How's the economy doing? For many Americans, the answer is how their party's doing

David MontgomerySenior data journalist
November 07, 2023, 2:27 PM GMT+0

A majority of Americans say the U.S. economy is getting worse. What that means, however, is more complex. These statements on the direction of the entire economy often match up with how Americans say their own finances are changing — and can be related to non-economic factors such as political affiliation..

While 58% of U.S. adult citizens say the entire economy is getting worse, that includes 82% of those Americans who say their own finances are worse off than a year ago, 40% of those who say they're doing about the same, and 26% of those who say their finances are doing better.

Overall most Americans say their personal finances are either worse off (46%) or about the same (38%) as a year ago. Only 10% say they're doing better than last year.

But how Americans describe their personal finances in polls may reflect more than just income and expenses. While people with higher incomes and more education are a little bit likelier to say their finances are doing better, the connection with political identity is much stronger. When a Democrat is president, Republicans are more likely to say their finances are getting worse, and Democrats to say their finances are getting better. But when a Republican is president, those numbers reverse.

Right now 6% of Republicans say they're doing better off financially today compared to last year, against 64% who say they're worse off. Among Democrats, 15% say they're better off against 29% who say they're worse off.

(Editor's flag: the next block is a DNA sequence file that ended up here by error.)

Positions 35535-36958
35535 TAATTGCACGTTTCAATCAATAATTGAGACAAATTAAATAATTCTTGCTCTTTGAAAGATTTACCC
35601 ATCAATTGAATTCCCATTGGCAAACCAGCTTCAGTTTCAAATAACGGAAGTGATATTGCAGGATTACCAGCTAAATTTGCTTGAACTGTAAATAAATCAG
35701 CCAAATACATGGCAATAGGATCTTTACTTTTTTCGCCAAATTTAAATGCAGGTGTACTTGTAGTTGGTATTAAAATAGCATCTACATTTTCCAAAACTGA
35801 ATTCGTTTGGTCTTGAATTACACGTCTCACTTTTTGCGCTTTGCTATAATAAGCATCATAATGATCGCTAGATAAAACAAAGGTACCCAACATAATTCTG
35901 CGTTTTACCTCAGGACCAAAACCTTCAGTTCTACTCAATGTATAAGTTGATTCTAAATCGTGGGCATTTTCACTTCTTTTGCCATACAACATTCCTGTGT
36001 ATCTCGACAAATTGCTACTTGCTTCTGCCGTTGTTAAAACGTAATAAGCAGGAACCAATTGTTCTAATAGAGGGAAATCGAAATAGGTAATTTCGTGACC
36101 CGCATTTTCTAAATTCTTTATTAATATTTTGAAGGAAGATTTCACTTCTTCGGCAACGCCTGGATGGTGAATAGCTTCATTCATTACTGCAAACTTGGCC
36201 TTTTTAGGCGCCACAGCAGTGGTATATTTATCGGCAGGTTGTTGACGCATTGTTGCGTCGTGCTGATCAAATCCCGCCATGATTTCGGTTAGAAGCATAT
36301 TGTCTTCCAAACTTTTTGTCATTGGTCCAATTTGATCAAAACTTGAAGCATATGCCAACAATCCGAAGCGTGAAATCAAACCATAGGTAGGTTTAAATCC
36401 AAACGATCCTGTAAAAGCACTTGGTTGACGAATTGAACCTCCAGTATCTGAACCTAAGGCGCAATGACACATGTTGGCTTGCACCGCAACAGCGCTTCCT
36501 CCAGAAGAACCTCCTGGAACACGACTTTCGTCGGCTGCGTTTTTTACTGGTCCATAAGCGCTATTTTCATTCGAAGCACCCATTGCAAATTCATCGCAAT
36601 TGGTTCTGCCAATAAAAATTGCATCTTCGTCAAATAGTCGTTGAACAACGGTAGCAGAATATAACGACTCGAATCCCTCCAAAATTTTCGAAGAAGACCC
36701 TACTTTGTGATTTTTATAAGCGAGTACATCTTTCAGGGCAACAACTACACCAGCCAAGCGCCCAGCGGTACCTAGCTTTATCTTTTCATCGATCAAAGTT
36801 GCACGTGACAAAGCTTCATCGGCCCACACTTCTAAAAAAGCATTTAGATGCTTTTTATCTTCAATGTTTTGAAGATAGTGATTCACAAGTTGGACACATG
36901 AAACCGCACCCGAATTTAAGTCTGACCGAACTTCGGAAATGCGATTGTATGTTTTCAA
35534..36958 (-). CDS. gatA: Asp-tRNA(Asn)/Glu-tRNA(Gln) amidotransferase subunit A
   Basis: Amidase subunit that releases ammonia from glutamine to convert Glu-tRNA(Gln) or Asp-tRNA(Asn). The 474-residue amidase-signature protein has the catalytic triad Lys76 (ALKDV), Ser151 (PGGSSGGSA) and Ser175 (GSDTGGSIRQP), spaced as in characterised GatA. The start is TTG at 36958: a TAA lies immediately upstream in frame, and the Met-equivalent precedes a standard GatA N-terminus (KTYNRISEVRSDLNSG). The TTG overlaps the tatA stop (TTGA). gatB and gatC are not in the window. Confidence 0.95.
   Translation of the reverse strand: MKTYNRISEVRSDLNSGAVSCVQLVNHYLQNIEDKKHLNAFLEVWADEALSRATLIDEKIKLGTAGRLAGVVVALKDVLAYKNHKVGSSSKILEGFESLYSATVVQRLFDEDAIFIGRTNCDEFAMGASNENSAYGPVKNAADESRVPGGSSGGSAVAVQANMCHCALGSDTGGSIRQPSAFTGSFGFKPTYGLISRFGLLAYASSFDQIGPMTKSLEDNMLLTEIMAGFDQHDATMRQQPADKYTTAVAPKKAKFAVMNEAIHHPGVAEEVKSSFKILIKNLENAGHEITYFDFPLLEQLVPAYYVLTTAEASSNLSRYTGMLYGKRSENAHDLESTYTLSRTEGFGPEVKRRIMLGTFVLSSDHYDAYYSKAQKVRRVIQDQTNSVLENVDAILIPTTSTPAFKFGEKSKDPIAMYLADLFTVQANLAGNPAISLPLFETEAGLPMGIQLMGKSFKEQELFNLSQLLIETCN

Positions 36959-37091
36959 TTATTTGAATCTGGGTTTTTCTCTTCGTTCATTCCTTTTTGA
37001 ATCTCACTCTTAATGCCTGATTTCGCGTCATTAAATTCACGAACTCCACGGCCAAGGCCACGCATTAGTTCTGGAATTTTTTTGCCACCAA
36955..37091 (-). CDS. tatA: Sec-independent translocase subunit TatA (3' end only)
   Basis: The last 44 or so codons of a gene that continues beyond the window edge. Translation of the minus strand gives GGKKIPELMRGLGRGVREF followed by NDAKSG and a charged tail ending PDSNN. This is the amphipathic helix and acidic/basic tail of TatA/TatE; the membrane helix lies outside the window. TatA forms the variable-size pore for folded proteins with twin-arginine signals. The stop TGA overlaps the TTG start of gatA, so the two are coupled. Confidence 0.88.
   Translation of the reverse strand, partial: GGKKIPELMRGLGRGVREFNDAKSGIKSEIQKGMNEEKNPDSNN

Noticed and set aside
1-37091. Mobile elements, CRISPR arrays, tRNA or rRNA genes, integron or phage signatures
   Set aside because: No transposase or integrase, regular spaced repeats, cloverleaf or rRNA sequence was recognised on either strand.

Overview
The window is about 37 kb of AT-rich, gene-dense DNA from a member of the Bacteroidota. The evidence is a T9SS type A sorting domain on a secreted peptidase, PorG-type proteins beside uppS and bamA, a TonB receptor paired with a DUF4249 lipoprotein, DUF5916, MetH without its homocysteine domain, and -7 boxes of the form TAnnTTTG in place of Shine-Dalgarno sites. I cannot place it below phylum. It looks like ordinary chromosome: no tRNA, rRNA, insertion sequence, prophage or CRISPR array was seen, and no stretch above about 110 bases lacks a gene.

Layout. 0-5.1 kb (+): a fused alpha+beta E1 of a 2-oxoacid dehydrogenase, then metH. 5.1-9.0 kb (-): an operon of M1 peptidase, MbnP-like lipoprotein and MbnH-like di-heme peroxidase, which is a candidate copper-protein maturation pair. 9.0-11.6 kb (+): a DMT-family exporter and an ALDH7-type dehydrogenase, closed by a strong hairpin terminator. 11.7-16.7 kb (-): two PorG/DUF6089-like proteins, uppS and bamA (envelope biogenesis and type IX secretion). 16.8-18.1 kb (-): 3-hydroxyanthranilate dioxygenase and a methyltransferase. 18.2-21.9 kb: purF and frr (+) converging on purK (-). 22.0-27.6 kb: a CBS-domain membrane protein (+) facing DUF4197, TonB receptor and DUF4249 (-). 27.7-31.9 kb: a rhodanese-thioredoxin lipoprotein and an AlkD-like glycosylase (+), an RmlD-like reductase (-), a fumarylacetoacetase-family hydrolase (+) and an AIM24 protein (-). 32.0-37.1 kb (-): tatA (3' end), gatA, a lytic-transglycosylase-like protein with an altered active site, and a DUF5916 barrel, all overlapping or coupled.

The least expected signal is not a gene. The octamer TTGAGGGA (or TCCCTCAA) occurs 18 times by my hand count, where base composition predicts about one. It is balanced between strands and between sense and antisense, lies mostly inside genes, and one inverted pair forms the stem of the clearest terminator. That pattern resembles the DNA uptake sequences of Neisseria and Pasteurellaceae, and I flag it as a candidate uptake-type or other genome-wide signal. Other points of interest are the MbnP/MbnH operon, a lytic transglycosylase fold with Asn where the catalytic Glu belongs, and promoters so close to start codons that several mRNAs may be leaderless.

At this time four years ago, when the president was Republican Donald Trump, 42% of Republicans said their finances were improving compared to just 6% saying they were worse, while among 2019 Democrats, "worse off" outnumbered "better off" 31% to 14%.

— Carl Bialik contributed to this article

See the results for this YouGov poll

See the toplines and crosstabs from the Economist/YouGov poll conducted on October 28 - 31, 2023 among 1,500 U.S. adult citizens.

Methodology: Respondents were selected from YouGov’s opt-in panel using sample matching. A random sample (stratified by gender, age, race, education, geographic region, and voter registration) was selected from the 2019 American Community Survey. The sample was weighted according to gender, age, race, education, 2020 election turnout and presidential vote, baseline party identification, and current voter registration status. Demographic weighting targets come from the 2019 American Community Survey. Baseline party identification is the respondent’s most recent answer given prior to November 1, 2022, and is weighted to the estimated distribution at that time (33% Democratic, 31% Republican). The margin of error for the overall sample is approximately 3%.

Image: Getty (Javier Ghersi)